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TECHNOLOGY Stopping shopping carts In order to end shopping cart theft, a company in California literally has had to reinvent the wheel. Gatekeeper Systems developed The Wheel, a high-tech smart wheel installed on carts that allows stores to keep their carts corralled within a predetermined boundary. Once the cart hits this boundary, an electronic signal renders the cart disabled, stopping it in its tracks. A cart collector from the store simply unlocks the cart and returns it for another shopper.

Inspector micro-robot Imagine a mini-robot that could crawl through pipes and fix any problem it encountered. Japanese electronics companies have developed just that. The box-shaped robot is the size of an ant and can crawl around thin pipes, inspect, and even fix problems at power plants. With a weight of only 0.42 grams, the robot can lift objects twice as heavy as itself and can move at a speed of 1/10th inch per second. The robots will speed up inspection and repairs at electric and nuclear power plants because they can be sent in while the plants keep running.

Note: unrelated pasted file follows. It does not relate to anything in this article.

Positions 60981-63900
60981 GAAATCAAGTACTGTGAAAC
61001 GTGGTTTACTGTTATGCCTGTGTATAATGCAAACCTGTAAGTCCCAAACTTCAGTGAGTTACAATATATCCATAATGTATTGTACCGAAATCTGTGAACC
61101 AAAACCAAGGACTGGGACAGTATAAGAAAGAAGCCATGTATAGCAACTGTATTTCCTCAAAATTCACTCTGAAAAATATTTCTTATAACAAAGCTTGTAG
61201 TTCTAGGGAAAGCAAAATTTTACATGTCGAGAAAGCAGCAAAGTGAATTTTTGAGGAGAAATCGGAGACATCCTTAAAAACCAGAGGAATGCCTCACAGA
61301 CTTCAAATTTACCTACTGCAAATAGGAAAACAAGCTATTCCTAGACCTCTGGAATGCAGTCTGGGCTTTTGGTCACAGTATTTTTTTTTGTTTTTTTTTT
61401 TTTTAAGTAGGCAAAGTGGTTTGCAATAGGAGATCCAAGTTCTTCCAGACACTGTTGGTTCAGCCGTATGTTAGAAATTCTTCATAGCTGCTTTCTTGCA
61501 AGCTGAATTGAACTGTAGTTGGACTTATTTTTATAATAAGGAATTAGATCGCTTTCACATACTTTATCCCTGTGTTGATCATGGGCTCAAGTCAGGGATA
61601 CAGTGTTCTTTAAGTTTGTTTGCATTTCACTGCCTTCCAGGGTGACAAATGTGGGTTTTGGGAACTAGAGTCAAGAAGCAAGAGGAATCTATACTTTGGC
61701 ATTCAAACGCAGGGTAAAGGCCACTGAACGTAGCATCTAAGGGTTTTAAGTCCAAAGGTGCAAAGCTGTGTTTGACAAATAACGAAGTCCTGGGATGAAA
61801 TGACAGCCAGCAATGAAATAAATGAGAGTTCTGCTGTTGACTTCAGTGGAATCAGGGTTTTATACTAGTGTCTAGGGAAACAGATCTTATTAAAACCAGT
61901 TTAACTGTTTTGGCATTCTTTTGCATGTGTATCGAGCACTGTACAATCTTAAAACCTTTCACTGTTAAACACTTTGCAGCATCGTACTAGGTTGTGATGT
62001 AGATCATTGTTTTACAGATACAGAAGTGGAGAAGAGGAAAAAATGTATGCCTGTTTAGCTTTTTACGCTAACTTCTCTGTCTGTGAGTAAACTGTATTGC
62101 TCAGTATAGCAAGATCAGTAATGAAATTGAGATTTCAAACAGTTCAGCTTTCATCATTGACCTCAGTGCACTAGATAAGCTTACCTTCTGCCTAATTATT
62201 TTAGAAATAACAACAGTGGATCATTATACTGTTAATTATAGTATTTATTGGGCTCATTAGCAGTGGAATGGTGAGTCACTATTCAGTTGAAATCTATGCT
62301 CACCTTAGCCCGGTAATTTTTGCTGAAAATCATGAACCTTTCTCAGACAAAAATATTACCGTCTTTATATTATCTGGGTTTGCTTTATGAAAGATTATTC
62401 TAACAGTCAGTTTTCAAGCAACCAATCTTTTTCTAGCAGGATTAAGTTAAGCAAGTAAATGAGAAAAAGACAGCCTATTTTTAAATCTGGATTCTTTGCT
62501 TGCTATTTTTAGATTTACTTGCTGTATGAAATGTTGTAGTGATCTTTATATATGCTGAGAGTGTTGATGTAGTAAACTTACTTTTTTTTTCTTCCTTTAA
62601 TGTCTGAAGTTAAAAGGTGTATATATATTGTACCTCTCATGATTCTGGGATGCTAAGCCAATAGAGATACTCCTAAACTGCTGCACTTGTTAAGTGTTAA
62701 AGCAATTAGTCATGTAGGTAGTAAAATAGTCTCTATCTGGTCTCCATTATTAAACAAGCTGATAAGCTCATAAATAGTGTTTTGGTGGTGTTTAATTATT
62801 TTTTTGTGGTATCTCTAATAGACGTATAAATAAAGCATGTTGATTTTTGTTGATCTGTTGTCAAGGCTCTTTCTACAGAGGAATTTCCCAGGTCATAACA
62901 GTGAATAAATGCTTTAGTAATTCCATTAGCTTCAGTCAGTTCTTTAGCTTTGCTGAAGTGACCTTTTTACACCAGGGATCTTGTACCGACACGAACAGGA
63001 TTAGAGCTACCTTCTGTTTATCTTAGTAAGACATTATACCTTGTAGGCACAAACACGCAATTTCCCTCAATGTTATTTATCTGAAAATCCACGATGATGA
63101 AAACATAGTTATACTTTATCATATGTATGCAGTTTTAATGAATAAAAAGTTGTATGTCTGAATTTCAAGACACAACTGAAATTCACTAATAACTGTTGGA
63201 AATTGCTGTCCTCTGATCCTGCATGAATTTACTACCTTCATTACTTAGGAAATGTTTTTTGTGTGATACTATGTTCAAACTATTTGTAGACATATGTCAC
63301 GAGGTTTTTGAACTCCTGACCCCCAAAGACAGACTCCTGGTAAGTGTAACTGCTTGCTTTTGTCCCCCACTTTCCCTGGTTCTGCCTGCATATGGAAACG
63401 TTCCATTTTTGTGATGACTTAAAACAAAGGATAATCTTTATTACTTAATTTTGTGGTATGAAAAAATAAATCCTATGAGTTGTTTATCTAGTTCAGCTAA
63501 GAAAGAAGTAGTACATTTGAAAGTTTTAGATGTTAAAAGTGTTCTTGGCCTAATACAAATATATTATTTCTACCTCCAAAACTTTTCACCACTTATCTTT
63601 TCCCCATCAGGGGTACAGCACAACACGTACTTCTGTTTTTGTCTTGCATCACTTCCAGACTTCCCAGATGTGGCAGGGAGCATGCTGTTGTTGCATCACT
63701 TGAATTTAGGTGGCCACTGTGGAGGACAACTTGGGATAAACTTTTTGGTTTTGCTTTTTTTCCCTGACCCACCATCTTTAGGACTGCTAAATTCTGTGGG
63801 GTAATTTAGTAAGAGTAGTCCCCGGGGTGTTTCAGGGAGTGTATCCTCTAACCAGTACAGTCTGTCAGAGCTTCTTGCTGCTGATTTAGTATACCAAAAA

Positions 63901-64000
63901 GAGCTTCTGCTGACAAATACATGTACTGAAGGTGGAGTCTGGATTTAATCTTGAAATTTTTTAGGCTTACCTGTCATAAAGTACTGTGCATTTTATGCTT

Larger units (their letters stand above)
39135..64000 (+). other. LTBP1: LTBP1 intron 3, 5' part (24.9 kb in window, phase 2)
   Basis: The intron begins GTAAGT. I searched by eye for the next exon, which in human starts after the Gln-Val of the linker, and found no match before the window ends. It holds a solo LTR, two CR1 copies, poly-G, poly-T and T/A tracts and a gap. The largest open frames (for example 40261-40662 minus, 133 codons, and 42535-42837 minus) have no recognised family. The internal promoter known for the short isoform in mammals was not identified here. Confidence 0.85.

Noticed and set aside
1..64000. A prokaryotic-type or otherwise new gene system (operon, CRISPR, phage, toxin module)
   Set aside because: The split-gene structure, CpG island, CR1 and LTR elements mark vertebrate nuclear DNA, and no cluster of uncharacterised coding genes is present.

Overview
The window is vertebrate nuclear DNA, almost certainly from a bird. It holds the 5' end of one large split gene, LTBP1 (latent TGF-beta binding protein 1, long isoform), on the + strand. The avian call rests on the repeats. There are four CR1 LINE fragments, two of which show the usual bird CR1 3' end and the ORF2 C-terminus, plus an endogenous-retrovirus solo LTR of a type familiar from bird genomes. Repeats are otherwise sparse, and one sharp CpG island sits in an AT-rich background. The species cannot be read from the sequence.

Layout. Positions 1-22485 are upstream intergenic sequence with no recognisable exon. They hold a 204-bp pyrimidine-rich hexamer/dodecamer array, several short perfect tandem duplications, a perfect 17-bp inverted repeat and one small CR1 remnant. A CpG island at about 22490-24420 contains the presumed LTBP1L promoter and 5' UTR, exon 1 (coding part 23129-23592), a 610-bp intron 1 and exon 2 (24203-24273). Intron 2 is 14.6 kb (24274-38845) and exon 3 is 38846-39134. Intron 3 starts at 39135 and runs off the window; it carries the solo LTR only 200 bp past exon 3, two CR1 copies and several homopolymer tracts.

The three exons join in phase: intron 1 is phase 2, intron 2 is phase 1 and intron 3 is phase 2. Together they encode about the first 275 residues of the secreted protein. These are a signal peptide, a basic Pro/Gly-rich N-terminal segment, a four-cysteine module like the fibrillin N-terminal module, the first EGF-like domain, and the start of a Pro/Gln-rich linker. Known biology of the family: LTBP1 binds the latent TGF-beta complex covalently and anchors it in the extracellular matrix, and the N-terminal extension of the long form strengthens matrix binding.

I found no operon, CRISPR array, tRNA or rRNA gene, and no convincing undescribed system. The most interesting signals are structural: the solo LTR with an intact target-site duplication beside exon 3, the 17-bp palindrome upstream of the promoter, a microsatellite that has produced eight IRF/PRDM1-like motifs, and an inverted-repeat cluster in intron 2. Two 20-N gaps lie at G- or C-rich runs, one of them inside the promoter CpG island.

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ENVIRONMENT Cold-trapped ice clouds Silvery-blue ice clouds, known as noctilucent clouds that appear each year in the far northern and southern latitudes, were spotted over Colorado for the first time last week. Some scientists believe the clouds, which float in the middle atmosphere, form from increases in gaseous methane rising through a natural "cold trap" located about eight miles above Earth's surface, says Gary Thomas, a professor at the University of Colorado at Boulder. The rising methane may react with sunlight to form large quantities of water vapor that eventually freeze and circulate to the top of the atmosphere. The cloud formation is likely hastened by increasing amounts of rising carbon dioxide from Earth, according to the American Astronomical Society. While CO2 is thought to contribute to global warming in the lower atmosphere, it aids the cloud formation in the middle and upper atmospheres.

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